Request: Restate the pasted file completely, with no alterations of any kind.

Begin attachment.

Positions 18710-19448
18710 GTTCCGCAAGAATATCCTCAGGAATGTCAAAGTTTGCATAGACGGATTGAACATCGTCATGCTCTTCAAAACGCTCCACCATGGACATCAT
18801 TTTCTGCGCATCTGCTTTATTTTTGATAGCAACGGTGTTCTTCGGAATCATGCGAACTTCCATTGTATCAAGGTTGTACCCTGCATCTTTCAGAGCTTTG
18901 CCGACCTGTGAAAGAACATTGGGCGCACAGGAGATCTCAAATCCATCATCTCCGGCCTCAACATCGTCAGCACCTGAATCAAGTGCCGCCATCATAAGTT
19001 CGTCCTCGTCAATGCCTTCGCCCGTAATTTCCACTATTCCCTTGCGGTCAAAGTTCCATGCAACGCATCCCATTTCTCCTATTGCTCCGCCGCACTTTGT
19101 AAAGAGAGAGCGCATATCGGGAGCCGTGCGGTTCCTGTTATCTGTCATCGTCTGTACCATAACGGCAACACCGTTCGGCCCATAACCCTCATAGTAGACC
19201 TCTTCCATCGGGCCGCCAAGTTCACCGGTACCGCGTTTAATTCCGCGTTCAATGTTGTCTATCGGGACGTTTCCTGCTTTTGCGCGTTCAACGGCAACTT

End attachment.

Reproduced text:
Positions 18710-19448
18710 GTTCCGCAAGAATATCCTCAGGAATGTCAAAGTTTGCATAGACGGATTGAACATCGTCATGCTCTTCAAAACGCTCCACCATGGACATCAT
18801 TTTCTGCGCATCTGCTTTATTTTTGATAGCAACGGTGTTCTTCGGAATCATGCGAACTTCCATTGTATCAAGGTTGTACCCTGCATCTTTCAGAGCTTTG
18901 CCGACCTGTGAAAGAACATTGGGCGCACAGGAGATCTCAAATCCATCATCTCCGGCCTCAACATCGTCAGCACCTGAATCAAGTGCCGCCATCATAAGTT
19001 CGTCCTCGTCAATGCCTTCGCCCGTAATTTCCACTATTCCCTTGCGGTCAAAGTTCCATGCAACGCATCCCATTTCTCCTATTGCTCCGCCGCACTTTGT
19101 AAAGAGAGAGCGCATATCGGGAGCCGTGCGGTTCCTGTTATCTGTCATCGTCTGTACCATAACGGCAACACCGTTCGGCCCATAACCCTCATAGTAGACC
19201 TCTTCCATCGGGCCGCCAAGTTCACCGGTACCGCGTTTAATTCCGCGTTCAATGTTGTCTATCGGGACGTTTCCTGCTTTTGCGCGTTCAACGGCAACTT